Halifax is not a bad place to be selling mortgages. One of Canada’s most attractive housing markets – strong population growth, massive education and healthcare sectors, plenty of interest from investors to keep pressure on prices – there is, pandemics and quarantine-in-place measures aside, ample business to go around.
Haligonians are also decent folks to deal with. Unpretentious and straightforward, and honest in the best ways. To succeed as a mortgage broker in Halifax, these are the qualities you either need to possess or emulate.
For the past 22 years, Craig Spicer of Spicer and Vo Mortgages has embodied that Halifax spirit. What that means in a mortgage context is never shoehorning a client into a deal that doesn’t fit. It means saying no.
“There were times in my career I remember thinking, ‘Oh my gosh. Because I didn’t do this deal for that agent’s client, they’re never going to give me another deal,’” Spicer says. “But I can’t jeopardize my morals to do a deal. From time to time, you think that puts you at a disadvantage.”
Rather than damage his reputation, however, Spicer says turning down deals burnished it. His colleagues and referral partners came to know him as that rarest of creatures: a broker who refuses to do bad deals.
“Making those choices builds respect for you. People know, first off, their clients are going to get taken care of. Second off, they know it’s going to get done right. Third off, they know I’m not going to b.s. their client,” he says. “I’ve found, time and time again, what goes around comes around. If you’re good with people, they refer people to you even if you didn’t do the deal.”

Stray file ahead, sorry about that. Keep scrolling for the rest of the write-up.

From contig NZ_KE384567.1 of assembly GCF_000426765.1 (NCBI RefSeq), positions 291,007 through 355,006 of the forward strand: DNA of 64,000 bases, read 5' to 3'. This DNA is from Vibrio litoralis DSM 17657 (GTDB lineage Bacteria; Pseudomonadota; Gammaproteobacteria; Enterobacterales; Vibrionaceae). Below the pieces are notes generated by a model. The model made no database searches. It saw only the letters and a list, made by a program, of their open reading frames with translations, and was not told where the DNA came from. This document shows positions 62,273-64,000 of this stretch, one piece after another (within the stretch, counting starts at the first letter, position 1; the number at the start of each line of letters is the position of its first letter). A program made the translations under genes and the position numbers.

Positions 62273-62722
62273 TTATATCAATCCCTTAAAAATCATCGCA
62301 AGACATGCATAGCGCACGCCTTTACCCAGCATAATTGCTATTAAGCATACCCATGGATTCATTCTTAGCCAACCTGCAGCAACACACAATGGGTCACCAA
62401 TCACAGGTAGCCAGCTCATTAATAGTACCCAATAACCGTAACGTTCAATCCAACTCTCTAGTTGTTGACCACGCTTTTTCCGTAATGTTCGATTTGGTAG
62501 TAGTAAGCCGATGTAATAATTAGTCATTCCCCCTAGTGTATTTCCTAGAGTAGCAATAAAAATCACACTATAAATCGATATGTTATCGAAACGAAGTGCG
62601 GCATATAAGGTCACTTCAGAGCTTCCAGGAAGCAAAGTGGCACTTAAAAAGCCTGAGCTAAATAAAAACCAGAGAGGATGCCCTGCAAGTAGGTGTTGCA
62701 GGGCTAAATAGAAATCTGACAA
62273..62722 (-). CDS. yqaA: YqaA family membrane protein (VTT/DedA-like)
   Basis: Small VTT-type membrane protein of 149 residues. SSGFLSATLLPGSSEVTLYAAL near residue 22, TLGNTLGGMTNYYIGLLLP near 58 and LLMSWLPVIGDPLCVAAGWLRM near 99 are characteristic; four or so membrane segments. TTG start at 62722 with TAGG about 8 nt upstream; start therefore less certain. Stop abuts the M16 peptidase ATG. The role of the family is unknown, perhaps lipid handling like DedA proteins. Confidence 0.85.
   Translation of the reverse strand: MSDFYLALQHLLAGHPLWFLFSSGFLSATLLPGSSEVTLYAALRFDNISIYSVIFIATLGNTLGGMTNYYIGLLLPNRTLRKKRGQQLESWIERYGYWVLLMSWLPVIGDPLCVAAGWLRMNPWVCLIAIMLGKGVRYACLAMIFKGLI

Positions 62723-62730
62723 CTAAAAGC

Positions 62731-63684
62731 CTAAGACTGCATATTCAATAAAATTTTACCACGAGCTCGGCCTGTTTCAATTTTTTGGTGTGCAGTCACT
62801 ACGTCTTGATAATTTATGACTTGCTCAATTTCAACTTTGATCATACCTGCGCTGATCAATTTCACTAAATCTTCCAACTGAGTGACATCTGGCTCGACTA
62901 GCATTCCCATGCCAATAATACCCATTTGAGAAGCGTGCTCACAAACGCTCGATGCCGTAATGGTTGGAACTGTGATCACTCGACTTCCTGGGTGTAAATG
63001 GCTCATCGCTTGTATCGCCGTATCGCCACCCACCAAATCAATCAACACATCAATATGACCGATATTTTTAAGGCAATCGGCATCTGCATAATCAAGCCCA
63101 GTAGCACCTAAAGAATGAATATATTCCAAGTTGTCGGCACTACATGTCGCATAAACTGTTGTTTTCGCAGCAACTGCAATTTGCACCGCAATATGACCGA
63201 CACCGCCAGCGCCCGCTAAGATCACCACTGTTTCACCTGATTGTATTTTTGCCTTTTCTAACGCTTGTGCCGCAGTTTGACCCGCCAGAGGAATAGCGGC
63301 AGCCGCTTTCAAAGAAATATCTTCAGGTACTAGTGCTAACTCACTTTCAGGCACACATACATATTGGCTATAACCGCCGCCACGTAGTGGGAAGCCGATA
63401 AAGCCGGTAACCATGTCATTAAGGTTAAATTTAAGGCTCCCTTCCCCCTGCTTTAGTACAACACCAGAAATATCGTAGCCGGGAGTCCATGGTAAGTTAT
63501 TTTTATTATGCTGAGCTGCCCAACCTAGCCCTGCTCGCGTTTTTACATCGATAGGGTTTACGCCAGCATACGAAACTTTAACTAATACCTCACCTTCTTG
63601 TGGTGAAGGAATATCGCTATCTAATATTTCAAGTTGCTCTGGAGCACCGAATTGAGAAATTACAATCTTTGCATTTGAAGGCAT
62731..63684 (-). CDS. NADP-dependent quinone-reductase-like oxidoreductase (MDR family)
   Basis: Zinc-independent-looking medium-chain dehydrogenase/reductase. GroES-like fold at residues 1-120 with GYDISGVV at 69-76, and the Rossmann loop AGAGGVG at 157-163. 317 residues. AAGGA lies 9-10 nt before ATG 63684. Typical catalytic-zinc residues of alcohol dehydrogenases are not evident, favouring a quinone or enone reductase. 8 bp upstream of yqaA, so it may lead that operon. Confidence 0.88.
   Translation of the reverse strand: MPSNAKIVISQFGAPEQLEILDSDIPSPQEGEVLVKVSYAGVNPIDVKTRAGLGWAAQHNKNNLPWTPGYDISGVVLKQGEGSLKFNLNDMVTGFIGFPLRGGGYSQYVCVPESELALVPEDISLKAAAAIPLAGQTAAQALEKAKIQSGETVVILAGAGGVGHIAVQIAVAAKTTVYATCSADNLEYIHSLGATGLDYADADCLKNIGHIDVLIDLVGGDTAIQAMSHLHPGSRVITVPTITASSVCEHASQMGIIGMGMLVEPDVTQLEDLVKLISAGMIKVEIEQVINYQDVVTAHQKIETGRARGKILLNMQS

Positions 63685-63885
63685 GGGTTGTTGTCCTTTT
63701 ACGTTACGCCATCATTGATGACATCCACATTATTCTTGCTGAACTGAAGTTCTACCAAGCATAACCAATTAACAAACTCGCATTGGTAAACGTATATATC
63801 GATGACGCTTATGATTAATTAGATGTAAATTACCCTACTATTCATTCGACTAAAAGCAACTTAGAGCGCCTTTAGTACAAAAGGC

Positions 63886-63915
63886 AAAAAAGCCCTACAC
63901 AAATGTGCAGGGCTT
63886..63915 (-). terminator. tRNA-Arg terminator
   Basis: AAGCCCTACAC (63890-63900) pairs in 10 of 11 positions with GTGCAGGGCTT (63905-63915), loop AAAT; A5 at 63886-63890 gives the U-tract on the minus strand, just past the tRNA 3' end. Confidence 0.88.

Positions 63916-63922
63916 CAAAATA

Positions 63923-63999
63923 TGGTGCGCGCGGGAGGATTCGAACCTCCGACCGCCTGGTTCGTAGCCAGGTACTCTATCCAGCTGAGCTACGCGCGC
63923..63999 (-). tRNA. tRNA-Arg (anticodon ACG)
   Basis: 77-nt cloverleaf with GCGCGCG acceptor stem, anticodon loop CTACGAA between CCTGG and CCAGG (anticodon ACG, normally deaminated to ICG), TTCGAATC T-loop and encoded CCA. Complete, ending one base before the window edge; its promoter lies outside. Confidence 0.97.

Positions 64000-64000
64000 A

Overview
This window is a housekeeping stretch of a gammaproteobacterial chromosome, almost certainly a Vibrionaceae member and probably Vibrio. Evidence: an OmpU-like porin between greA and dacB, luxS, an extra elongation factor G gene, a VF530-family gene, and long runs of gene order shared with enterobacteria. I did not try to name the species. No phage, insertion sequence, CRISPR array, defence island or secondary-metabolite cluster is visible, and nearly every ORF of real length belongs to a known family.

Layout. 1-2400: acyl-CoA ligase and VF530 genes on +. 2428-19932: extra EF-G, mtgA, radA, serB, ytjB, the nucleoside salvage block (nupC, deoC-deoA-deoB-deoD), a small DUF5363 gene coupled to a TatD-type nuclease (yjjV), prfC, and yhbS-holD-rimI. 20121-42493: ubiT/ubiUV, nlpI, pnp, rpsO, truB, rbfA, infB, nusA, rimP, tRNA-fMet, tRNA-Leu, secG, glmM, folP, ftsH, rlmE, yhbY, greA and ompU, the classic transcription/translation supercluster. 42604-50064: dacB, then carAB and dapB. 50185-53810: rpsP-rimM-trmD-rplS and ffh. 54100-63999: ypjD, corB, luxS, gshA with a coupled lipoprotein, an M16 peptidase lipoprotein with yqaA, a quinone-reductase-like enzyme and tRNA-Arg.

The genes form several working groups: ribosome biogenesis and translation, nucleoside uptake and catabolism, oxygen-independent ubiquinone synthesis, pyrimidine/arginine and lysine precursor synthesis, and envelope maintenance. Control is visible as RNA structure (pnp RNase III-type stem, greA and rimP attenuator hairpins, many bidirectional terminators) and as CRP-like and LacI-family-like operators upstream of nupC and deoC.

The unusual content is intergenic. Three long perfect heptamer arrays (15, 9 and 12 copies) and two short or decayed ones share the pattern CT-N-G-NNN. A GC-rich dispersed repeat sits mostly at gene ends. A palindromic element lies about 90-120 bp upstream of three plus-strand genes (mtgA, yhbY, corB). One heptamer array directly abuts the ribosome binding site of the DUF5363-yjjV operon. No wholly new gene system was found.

Ups and downs
Spicer and his new partner, John Vo, joined forces on February 14; kind of a Valentine’s Day gift to the homebuyers of Halifax. Almost immediately, COVID-19 announced itself and ground business to a halt.
Spicer and Vo have adapted ably to the new reality of e-closings and coffees over Zoom. Spicer says it’s been challenging – “I can’t just poke my head in an office and ask where we are with so-and-so’s file,” he says – but nowhere near as difficult as his first few months as a broker, way back in 2001, when, as an agent with Home Loans Canada, he couldn’t even get the city’s real estate agents to sit down with him for coffee. Now he’s invited to their private meetings and group chats.
“It didn’t come over night, that’s for sure,” he says. Turning his business around involved that classic recipe: a gallon of desperation and a steady supply of will. “We were at a point that I was burning through my RRSPs. I had to make money, so I just put my head down.”
After becoming one of the city’s most dedicated doorknockers, Spicer soon found himself with a trickle of business. Across his years with Home Loans Canada and Premiere Mortgage Centre, that trickle eventually became a flood that forced Spicer to expand and bring Vo on board.
“He works the way I work,” Spicer says about Vo. “We’re both worried about a client’s confidentiality. We’re worried about what a client’s best interest is.”
Spicer is looking forward to the end of the coronavirus pandemic, and not simply because it will mean new business. Having lived and worked through the 2008 financial meltdown, he has witnessed firsthand just how much good can come out of a crisis.
“I found that each time you come out of these types of things, it actually makes you stronger,” he says. “It makes your relationships tighter because you’re going through things with people and they understand you’re there for them not just at the time of want, but at the time of need.”
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